Home News Livestock Crops Markets Hay, Range & Pasture Home & Family Classifieds Resources This Week's Journal
Commerical Hay Equipment For The Farm
Agro-Culture Liquid Fertilizer

Farm Survey

Journal Getaways

Reader Comment:
by Wheat_Harvest movie

"Thanks so much for the article! These are the types of people we hope to"....Read the story...
Join other discussions.

Educating people about importance of agriculture

By D. Bruce Bosley

Colorado Extension Agent/Cropping Systems

American farmers take pride in providing crops to feed and clothe people of the United States and the world. They are also producing crops destined for renewable energy products so that our country is less dependent on imported oil. United Nation world population growth projections will increase from about 6.8 billion people in 2009 to 8.9 people in 2050 representing an increase in population of 30 percent above current levels. All of these people will cause an increasing demand for food, water, energy, and other world resources. The question that many scientists ask is whether agriculture can increase production output enough to meet the food, fiber, and renewable energy needs of this many people.

Expanding human populations increase the use of energy, water, and impact the world through deforestation, CO2 emissions, land degradation and desertification. Furthermore, as people move from third world subsistence to higher income levels they increase their use of resources and negative environmental impacts.

In 2006 approximately half of the people of the world live in urban areas. This percentage continues to grow. Currently the annual population growth rate is 70 to 80 million people. The land needed for basic living space (housing, roads, parking, and shopping malls) for each million is about 99,000 acres which is roughly equal to the irrigated land in either Morgan or Logan County. An acreage loss of prime agricultural land to urbanization and rural residential living is a trend that is reducing the productive capacity of American farmers. This is a very troublesome trend in light of the world's agricultural output needs for the future. We've taken for granted the gift of good land.

Increasing demand on fresh water is another very critical world and local issues. Farmers and city water planners along the South Platte basin have been very involved with protecting water rights especially with increasing water needs from Front Range urban and industrial suppliers. Farmers in the Republican River Basin are also coping with higher pumping and regulatory costs in their efforts at complying with interstate water compacts. Water shortages and drought induced food disasters frequently affect many countries in the world.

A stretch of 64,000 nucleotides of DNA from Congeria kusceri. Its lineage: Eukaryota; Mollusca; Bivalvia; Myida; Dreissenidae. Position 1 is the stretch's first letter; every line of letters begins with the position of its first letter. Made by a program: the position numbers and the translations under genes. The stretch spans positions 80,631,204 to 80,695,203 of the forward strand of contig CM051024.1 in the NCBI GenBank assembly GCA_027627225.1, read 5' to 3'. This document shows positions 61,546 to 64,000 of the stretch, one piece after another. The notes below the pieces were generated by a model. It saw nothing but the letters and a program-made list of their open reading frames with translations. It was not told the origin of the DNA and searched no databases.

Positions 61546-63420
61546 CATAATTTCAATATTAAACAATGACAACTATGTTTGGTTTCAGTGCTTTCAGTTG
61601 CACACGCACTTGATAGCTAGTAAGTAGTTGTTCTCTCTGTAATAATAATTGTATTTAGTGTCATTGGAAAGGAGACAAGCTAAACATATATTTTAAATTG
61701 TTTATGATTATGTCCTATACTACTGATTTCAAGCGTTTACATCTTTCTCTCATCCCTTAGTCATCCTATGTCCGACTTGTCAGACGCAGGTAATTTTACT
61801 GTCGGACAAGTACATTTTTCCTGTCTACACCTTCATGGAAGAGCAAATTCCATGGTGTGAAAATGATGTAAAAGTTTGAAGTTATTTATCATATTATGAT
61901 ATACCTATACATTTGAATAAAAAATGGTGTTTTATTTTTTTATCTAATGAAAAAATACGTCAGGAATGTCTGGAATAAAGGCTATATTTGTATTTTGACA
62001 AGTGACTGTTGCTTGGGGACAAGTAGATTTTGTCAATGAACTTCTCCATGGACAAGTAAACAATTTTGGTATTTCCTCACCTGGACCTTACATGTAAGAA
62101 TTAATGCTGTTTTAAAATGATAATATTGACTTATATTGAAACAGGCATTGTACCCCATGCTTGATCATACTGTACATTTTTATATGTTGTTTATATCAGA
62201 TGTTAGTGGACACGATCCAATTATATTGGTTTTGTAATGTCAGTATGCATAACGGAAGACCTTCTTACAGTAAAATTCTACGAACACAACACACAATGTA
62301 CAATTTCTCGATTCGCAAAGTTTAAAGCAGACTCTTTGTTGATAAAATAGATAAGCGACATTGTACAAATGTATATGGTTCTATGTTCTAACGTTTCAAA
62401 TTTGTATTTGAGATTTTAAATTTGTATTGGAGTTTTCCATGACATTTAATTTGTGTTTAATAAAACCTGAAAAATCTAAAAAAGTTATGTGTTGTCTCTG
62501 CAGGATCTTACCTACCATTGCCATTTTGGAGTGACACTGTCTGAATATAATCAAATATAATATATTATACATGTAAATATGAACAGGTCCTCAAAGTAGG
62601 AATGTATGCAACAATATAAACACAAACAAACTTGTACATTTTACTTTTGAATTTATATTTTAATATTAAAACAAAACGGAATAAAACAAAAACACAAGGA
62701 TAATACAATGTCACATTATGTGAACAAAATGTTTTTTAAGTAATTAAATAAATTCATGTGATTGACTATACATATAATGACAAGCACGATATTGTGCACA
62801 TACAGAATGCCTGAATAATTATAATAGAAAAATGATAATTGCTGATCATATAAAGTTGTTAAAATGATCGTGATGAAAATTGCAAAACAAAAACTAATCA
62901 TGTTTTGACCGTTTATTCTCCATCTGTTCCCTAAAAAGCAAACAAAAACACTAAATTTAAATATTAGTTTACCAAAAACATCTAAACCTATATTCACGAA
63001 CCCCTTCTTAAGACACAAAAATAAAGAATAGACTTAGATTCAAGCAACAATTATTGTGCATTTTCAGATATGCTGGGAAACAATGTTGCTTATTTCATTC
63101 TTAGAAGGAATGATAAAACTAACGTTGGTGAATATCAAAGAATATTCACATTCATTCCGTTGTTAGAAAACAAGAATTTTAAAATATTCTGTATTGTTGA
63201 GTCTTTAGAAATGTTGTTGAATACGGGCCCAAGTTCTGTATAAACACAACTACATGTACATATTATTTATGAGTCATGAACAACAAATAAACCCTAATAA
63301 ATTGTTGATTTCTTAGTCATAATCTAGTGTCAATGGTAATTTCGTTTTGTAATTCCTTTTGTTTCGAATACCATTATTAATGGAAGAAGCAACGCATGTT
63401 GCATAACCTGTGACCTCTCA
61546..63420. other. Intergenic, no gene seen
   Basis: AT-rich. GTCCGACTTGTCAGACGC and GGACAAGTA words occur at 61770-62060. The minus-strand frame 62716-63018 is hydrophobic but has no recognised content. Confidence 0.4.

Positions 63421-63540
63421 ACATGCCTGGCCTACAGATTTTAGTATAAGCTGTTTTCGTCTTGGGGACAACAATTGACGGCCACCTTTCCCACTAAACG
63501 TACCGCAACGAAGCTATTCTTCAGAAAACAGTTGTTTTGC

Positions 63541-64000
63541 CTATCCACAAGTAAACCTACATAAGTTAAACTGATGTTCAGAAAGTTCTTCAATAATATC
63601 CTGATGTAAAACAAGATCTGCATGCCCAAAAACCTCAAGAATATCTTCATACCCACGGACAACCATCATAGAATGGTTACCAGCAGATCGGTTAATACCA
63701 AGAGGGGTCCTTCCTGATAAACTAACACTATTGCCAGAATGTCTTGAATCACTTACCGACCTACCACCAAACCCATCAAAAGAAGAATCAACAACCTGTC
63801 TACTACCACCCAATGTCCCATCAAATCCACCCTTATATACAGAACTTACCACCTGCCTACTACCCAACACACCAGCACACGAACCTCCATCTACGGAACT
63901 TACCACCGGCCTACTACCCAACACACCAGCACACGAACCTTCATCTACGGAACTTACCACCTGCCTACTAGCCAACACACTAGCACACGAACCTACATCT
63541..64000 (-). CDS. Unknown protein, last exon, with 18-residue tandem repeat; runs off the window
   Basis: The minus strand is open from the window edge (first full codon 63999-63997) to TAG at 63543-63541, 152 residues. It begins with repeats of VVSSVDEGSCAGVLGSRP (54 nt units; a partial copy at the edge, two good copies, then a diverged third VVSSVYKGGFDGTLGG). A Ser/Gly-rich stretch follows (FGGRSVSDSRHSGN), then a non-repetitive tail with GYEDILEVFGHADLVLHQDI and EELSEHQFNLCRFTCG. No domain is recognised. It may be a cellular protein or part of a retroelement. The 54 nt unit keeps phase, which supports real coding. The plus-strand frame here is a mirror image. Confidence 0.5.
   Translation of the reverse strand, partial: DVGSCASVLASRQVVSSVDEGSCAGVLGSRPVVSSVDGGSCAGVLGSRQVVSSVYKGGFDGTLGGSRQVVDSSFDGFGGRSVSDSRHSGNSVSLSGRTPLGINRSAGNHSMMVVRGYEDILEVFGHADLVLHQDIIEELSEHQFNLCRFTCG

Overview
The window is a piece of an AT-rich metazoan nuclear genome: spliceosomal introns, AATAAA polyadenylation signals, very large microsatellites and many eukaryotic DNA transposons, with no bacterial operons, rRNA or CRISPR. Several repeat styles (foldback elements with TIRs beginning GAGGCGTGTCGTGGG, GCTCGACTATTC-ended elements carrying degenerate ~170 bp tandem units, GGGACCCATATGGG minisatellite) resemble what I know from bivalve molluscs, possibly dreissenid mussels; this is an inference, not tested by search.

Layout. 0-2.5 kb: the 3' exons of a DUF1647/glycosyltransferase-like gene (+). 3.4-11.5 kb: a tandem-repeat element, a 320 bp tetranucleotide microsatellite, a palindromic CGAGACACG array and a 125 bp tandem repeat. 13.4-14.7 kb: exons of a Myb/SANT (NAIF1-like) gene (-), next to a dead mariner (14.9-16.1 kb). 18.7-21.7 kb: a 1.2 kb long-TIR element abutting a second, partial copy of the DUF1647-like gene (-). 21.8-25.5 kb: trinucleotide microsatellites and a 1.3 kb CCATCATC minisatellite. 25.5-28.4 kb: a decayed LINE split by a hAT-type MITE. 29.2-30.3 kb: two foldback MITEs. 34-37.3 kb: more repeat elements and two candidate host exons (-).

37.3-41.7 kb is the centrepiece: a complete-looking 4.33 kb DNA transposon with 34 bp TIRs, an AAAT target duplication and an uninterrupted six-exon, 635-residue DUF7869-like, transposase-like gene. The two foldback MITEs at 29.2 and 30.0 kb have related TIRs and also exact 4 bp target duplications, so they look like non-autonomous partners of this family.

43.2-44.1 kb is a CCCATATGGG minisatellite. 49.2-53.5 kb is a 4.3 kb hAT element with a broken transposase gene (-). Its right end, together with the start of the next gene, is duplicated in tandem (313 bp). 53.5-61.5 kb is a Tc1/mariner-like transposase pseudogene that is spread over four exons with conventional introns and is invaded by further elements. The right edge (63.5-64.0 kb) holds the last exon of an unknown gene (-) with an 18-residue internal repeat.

Maintaining soil quality is often neglected, especially where food is scarce. Soil Scientists have long known that crop yields are enhanced by increasing levels of soil carbon especially where soil organic matter is very low. Research in North Dakota found higher yields with increasing organic matter even when supplying sufficient fertilizer. This research showed that one can expect corn and winter wheat yields to increase from one and one-half to five and one-third to one bushel per acre, respectively, for a one-percent increase in soil organic matter. Yield benefits are especially likely when starting soil OM is below two percent.

Soil organic matter declines to 60 percent (or less) of the original level when virgin prairie or forest soils are converted to farmland using conventional farming methods. Using current agricultural know-how including conservation till practices, crop rotations, cover crops, and other soil enhancing methods can bring soil organic matter up to about 80 percent of pre-farming levels. Agricultural scientists are studying ways that Agricultural producers can increase this even higher through discovering innovative technologies.

American farmers and ranchers are very capable of producing food, fuel, and fiber for a growing world of people provided that they are not hampered with loss of land, water, or short-sighted laws. Please join me in helping educate our society on the importance of Colorado's agricultural industry.

Web hpj.com

Copyright 1995-2014.  High Plains Publishers, Inc.  All rights reserved.  Any republishing of these pages, including electronic reproduction of the editorial archives or classified advertising, is strictly prohibited. If you have questions or comments you can reach us at
High Plains Journal 1500 E. Wyatt Earp Blvd., P.O. Box 760, Dodge City, KS 67801 or call 1-800-452-7171. Email: webmaster@hpj.com


Archives Search

NCBA Convention

United Sorghum Checkoff Program

Inside Futures

Editorial Archives

Browse Archives